1997 Speech
 

06/24/1997
Saudi Arabia's statement to 19th Special UN Session on Agenda 21
Prince Dr. Torki bin Mohamed bin Saud A-Kabir, Director of the International Organizations Department at the Ministry of Foreign Affairs Address to the 19th Special Session of the General Assembly of the United Nations for the for the Overall Review and Appraisal of the Implementation of Agenda 21, New York June 23-27, 1997

In the Name of God, the Merciful, the Compassionate

Mr. President:
Excellencies:
It gives me pleasure to congratulate Your Excellency, in the name of the government of the Custodian of the Two Holy Mosques, on your election to the presidency of this special nineteenth session of the General Assembly of the United Nations which deals with Agenda 21.


The Kingdom of Saudi Arabia is participating in this meeting, on solid foundations, which reflect its policies as a member of the international community that aspires to develop its economy and protect its infrastructure and diversify its sources of income.

We share with the developing countries their aspirations and their sufferings in their developmental travail. In this regard, I would like to refer to the policies and programs of the Kingdom of Saudi Arabia in the environmental and developmental spheres, which are based on the principles of our Islamic religion, which dictates that building for the good of humanity is man's basic function on this earth. Thus, the emphasis in the Kingdom of Saudi Arabia was to benefit from its natural resources and the environment, by utilizing them to meet our current needs without affecting future generations and their rights to sufficient resources.

Mr. President:
Sustainable development and the protection of the environment is a primary concern of the government of the Custodian of the Two Holy Mosques, at the national, regional and international levels. Our 'Basic Law of Governance' assures the protection and development of the environment and its protection from pollution.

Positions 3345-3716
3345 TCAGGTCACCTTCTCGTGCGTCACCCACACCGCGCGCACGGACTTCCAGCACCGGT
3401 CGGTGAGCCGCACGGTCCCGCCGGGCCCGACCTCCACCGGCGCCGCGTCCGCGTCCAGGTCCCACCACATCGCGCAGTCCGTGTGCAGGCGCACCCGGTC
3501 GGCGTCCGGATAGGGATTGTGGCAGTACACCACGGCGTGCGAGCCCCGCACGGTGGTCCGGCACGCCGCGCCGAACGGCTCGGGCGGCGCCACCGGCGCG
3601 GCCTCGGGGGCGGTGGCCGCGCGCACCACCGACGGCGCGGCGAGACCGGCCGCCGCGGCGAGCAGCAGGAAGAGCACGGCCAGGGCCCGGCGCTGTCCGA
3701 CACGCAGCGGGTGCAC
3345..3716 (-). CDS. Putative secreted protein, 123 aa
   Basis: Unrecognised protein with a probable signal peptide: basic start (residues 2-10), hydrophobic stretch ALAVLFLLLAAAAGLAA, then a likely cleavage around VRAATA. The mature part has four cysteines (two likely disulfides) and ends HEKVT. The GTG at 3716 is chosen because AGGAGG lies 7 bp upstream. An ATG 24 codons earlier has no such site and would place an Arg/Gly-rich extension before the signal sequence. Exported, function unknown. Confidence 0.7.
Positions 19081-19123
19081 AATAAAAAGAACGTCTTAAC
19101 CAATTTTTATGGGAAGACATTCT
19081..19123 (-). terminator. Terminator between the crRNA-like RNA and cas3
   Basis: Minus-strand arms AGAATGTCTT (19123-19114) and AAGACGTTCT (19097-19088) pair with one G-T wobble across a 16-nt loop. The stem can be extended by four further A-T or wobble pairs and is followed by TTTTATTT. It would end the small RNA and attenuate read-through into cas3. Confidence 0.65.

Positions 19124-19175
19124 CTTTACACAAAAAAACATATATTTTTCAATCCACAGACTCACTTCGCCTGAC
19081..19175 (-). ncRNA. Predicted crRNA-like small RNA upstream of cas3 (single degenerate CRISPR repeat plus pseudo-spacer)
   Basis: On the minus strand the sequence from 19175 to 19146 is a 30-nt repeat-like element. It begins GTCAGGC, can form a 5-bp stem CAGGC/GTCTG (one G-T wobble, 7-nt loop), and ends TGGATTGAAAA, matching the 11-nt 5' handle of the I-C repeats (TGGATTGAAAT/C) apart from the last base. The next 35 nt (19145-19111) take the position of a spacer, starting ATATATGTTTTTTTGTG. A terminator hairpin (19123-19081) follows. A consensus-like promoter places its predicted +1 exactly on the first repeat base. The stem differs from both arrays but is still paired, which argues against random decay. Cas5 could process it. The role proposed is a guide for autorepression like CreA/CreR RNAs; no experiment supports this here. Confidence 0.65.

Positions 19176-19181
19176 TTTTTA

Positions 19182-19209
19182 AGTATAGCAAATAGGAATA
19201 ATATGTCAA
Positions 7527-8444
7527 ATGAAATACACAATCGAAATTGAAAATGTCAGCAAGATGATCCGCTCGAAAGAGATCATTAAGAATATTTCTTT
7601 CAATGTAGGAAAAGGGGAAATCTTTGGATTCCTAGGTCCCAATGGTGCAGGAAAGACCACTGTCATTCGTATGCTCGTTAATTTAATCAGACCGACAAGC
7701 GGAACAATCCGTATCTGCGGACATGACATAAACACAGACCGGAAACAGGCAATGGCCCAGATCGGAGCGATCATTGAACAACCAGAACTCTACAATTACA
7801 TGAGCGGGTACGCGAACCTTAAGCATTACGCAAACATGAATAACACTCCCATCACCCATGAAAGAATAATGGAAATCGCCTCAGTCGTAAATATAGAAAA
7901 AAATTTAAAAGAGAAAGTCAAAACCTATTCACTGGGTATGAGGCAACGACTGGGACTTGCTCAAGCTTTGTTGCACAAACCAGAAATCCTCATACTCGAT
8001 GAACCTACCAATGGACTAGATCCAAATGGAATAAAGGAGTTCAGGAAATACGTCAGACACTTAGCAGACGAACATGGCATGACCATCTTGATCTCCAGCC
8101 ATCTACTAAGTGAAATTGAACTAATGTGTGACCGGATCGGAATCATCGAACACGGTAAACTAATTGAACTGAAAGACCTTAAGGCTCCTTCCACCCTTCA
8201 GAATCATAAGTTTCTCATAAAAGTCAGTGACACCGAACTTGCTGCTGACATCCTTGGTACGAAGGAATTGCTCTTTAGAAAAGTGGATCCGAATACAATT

The Kingdom has striven, through the ministerial committee for the environment, to define future environmental priorities on the national level within the concepts of sustainable development. To this end, a national Agenda 21 for Saudi Arabia was established, which is in harmony with the Kingdom's polices. A national report was prepared concerning the progress of realizing this agenda, and presenting recommendations on performance improvement in the future.

The achievements of the Kingdom of Saudi Arabia in the field of development during the last three decades show that a large part of Agenda 21 is actually being implemented as part of its present development plan.

On the regional and international levels, the Kingdom of Saudi Arabia was a founder of the Regional Organization for the Protection of the Marine Environment (ROPME), and the regional authority for the Preservation of the Environment of the Red Sea and the Gulf of Aden (PERSGA). It has also ratified the Vienna Convention and the Montreal Protocol for the protection of the ozone layer, and the Basel Convention on toxic substances. It also acceded to the UN framework convention on climate change as well as the convention to combat desertification. The Kingdom of Saudi Arabia has participated in the activities of the IPCC [International Protocol on Climate Change] since its inception, through its vice chairman and the participation of Saudi nationals in the authorship of its second scientific assessment report.

Mr. President:

I would like in this context to express the concern of my government regarding the selective manner in which the implementation of Agenda 21 is being pursued. Certain aspects are being emphasized over others; we would like to see that all aspects are equally implemented. The program deals with many issues that address water, air, and land as well as human activities which relate to environmental, economic, social and political aspects. thus, we should work together to accomplish these objectives with the intention of helping all parties. This spaceship, earth, is one planet; we cannot deal with any of its elements separately.